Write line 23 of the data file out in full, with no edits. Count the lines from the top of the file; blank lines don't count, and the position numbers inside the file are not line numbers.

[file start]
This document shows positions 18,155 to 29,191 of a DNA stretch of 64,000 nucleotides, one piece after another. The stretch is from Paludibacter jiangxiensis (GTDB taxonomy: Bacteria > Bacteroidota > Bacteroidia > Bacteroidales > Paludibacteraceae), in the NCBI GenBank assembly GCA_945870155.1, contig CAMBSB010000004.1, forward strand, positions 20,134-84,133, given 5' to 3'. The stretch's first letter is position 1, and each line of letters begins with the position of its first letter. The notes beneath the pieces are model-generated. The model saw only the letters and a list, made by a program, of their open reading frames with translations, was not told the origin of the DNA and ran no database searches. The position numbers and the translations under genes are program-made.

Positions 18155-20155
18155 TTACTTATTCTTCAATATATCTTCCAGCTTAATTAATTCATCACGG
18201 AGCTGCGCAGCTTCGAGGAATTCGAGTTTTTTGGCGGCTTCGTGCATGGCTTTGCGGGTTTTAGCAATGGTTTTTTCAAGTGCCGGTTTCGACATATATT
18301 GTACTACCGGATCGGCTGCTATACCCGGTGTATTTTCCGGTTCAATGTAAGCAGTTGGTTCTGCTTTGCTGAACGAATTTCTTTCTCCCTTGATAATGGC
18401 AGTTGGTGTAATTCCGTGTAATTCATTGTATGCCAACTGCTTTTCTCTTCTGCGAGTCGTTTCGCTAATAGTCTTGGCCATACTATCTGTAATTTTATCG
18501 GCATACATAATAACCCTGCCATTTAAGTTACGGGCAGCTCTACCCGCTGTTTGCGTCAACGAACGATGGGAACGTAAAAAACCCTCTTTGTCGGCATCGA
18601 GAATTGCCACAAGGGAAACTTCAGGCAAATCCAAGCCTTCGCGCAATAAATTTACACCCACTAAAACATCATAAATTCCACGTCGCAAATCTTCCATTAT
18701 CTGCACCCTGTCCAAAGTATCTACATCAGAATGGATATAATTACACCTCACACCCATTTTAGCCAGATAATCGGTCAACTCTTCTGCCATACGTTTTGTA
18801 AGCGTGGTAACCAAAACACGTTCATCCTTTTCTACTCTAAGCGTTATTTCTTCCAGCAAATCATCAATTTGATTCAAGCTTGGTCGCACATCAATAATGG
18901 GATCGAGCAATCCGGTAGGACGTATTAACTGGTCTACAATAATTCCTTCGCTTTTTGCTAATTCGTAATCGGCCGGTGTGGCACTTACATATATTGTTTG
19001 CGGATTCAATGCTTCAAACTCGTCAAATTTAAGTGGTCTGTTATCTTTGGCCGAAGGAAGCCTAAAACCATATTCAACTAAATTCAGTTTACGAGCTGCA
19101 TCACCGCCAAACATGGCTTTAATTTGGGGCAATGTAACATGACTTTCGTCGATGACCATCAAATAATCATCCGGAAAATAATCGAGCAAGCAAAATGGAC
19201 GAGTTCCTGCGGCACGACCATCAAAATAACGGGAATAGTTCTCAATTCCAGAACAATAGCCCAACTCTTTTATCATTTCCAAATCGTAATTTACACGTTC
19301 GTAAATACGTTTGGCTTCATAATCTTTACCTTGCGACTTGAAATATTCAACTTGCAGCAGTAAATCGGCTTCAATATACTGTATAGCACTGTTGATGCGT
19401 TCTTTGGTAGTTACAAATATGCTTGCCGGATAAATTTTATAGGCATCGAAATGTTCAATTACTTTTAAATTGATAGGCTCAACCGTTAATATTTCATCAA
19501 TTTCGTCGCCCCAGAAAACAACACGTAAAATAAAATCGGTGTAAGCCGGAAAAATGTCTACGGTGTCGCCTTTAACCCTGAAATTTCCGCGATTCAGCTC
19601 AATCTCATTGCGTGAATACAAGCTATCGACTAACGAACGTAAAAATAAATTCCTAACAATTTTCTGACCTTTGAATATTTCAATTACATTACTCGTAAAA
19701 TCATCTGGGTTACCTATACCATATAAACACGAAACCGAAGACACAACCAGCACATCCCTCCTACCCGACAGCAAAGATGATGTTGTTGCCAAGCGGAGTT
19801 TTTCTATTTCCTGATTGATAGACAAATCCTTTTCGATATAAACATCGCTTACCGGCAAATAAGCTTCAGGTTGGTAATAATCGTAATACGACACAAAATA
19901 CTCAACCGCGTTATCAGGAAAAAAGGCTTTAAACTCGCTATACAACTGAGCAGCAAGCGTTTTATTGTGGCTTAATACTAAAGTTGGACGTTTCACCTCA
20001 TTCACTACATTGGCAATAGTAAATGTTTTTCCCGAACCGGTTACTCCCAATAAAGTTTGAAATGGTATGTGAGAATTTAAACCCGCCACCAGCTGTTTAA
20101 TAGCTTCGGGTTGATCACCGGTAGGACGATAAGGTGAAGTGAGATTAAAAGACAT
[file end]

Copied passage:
20101 TAGCTTCGGGTTGATCACCGGTAGGACGATAAGGTGAAGTGAGATTAAAAGACAT